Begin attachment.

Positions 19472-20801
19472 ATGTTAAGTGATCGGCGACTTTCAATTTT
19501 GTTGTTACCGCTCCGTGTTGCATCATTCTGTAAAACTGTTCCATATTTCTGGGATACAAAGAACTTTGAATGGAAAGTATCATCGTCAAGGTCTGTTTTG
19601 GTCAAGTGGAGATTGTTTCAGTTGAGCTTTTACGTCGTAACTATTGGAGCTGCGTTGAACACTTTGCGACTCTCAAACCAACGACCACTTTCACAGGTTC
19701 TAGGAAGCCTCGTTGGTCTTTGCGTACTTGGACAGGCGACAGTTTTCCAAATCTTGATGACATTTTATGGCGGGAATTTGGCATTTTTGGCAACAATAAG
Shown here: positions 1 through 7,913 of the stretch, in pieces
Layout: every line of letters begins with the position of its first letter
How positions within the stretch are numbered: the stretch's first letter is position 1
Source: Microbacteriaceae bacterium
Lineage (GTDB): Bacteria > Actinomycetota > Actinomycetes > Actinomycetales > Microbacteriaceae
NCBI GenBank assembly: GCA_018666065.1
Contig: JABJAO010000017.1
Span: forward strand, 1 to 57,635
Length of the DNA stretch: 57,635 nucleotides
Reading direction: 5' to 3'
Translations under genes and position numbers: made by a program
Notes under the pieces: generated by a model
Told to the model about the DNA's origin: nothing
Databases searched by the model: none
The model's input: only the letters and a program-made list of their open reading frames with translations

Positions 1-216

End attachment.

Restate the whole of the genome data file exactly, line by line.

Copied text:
Positions 19472-20801
19472 ATGTTAAGTGATCGGCGACTTTCAATTTT
19501 GTTGTTACCGCTCCGTGTTGCATCATTCTGTAAAACTGTTCCATATTTCTGGGATACAAAGAACTTTGAATGGAAAGTATCATCGTCAAGGTCTGTTTTG
19601 GTCAAGTGGAGATTGTTTCAGTTGAGCTTTTACGTCGTAACTATTGGAGCTGCGTTGAACACTTTGCGACTCTCAAACCAACGACCACTTTCACAGGTTC
19701 TAGGAAGCCTCGTTGGTCTTTGCGTACTTGGACAGGCGACAGTTTTCCAAATCTTGATGACATTTTATGGCGGGAATTTGGCATTTTTGGCAACAATAAG
Shown here: positions 1 through 7,913 of the stretch, in pieces
Layout: every line of letters begins with the position of its first letter
How positions within the stretch are numbered: the stretch's first letter is position 1
Source: Microbacteriaceae bacterium
Lineage (GTDB): Bacteria > Actinomycetota > Actinomycetes > Actinomycetales > Microbacteriaceae
NCBI GenBank assembly: GCA_018666065.1
Contig: JABJAO010000017.1
Span: forward strand, 1 to 57,635
Length of the DNA stretch: 57,635 nucleotides
Reading direction: 5' to 3'
Translations under genes and position numbers: made by a program
Notes under the pieces: generated by a model
Told to the model about the DNA's origin: nothing
Databases searched by the model: none
The model's input: only the letters and a program-made list of their open reading frames with translations

Positions 1-216